Puttin’ on the Ritzen: Supreme Court Rules that Stay Relief Denial is Appealable
Client Alerts | January 23, 2020 | Creditors’ Rights and Bankruptcy Litigation
A recent Supreme Court decision, Ritzen Group Inc. v. Jackson Masonry, LLC, has enhanced the position of secured creditors and litigants in bankruptcy cases by allowing them to promptly challenge bankruptcy court rulings concerning the automatic stay.
The case grew out of a sale of real property that did not close. The buyer (Ritzen) sued the seller (Jackson), which filed a chapter 11 petition before the trial began. Ritzen filed a motion for relief from the automatic stay in order to proceed with the trial, but the motion was denied.
Ritzen did not immediately appeal the ruling. Instead, Ritzen filed a notice of appeal later, after Jackson’s chapter 11 plan had been confirmed. The district court ruled that Ritzen’s appeal was untimely, and that Ritzen’s time to appeal had expired 14 days after the entry of the order denying the lift stay motion. The Sixth Circuit Court of Appeals affirmed.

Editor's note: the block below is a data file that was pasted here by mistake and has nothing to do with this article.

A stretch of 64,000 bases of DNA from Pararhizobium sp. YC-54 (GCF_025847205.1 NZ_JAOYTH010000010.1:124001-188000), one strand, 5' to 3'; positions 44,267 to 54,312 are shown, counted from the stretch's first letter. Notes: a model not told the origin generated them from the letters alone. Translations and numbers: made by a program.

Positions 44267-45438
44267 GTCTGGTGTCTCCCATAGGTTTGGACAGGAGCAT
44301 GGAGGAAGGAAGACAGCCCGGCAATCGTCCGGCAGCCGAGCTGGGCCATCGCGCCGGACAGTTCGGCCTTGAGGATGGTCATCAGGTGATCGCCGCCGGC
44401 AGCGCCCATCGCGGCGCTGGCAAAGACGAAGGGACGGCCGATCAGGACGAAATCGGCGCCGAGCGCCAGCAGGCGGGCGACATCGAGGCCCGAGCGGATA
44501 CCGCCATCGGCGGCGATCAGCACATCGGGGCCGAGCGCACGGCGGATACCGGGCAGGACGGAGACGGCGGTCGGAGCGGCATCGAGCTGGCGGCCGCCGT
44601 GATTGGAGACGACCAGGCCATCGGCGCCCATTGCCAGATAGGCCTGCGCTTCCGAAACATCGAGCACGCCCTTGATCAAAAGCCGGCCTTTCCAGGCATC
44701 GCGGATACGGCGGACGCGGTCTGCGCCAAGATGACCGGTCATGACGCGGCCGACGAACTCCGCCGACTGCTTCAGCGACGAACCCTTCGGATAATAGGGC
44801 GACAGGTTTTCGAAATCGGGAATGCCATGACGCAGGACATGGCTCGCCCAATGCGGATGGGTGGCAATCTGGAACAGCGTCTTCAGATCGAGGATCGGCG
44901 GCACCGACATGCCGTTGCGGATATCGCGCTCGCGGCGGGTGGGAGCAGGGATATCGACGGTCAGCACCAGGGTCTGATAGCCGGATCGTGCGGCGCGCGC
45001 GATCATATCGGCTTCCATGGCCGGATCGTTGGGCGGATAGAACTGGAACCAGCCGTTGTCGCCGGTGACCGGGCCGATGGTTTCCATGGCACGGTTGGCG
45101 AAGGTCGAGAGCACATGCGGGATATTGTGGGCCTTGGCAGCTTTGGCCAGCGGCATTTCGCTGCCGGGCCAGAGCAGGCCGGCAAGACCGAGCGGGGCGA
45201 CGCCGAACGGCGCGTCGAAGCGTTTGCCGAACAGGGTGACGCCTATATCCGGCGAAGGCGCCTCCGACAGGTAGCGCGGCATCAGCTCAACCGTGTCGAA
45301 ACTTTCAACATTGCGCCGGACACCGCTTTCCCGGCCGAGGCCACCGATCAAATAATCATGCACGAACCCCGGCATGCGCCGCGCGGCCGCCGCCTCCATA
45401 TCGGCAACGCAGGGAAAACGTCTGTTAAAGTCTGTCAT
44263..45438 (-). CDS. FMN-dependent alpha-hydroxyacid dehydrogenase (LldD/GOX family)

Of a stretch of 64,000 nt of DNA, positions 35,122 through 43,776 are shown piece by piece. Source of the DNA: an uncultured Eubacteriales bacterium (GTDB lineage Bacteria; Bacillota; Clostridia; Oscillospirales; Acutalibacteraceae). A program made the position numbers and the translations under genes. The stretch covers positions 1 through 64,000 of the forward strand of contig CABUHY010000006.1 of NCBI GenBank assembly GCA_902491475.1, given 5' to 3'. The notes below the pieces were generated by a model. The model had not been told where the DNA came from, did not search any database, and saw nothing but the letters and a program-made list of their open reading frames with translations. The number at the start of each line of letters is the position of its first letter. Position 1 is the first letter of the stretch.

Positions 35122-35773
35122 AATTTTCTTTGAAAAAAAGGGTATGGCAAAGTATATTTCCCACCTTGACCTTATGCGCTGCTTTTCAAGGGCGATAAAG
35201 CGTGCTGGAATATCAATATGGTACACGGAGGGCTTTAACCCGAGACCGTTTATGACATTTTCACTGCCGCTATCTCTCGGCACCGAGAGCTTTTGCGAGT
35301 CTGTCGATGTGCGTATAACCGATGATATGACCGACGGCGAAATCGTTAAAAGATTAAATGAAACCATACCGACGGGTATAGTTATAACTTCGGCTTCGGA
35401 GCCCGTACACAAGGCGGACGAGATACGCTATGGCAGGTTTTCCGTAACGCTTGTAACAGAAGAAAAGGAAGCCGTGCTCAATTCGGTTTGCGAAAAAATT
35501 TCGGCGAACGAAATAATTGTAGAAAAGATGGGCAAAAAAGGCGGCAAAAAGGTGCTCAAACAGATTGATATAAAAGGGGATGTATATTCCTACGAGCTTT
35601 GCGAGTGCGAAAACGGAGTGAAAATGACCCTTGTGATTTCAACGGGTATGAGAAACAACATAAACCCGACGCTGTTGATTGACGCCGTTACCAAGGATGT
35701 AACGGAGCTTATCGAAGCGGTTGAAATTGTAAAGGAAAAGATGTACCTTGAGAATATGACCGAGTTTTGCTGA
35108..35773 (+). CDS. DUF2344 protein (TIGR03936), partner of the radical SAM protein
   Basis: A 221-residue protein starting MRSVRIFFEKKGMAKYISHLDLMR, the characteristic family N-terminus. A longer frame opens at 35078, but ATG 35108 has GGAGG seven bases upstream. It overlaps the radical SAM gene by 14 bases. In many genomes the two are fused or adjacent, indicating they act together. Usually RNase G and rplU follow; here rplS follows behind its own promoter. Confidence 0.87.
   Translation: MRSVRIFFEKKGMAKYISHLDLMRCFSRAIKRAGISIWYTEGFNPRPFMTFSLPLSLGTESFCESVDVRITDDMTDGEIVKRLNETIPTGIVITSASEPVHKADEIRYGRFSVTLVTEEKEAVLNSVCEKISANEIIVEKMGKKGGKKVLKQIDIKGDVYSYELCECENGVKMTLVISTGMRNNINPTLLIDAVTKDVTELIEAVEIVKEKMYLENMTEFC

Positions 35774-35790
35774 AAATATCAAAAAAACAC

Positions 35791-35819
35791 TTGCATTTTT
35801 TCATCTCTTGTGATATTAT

Ritzen argued that the order denying stay relief was not a final order and that consequently, the proper time to appeal did not occur until the confirmation of the plan of reorganization resolved the entire bankruptcy case. Ritzen pointed to the Court’s 2015 decision in Bullard v. Blue Hills Bank, which held that a decision rejecting a proposed chapter 13 plan was not a final order and thus was not immediately appealable.
The Court, in a unanimous decision, ruled that the denial of a stay relief motion is a final order. It distinguished Bullard on the ground that the rejection of a proposed plan is but an intermediate step in the plan confirmation process, while the denial of a stay relief motion is a final resolution of a discrete controversy within the larger bankruptcy case.
One result of the Ritzen decision is to force creditors who file unsuccessful lift-stay motions to act promptly to preserve their right of appeal. Ritzen’s failure to file a notice of appeal within 14 days constituted a waiver of its right to contest the denial of stay relief.
More broadly, the Ritzen decision gives more options and leverage to creditors. Had Ritzen gone the other way, a creditor seeking stay relief would not have a right to have the bankruptcy court’s determination reviewed by an appellate court, and might be stuck in the bankruptcy case for a considerable period of time.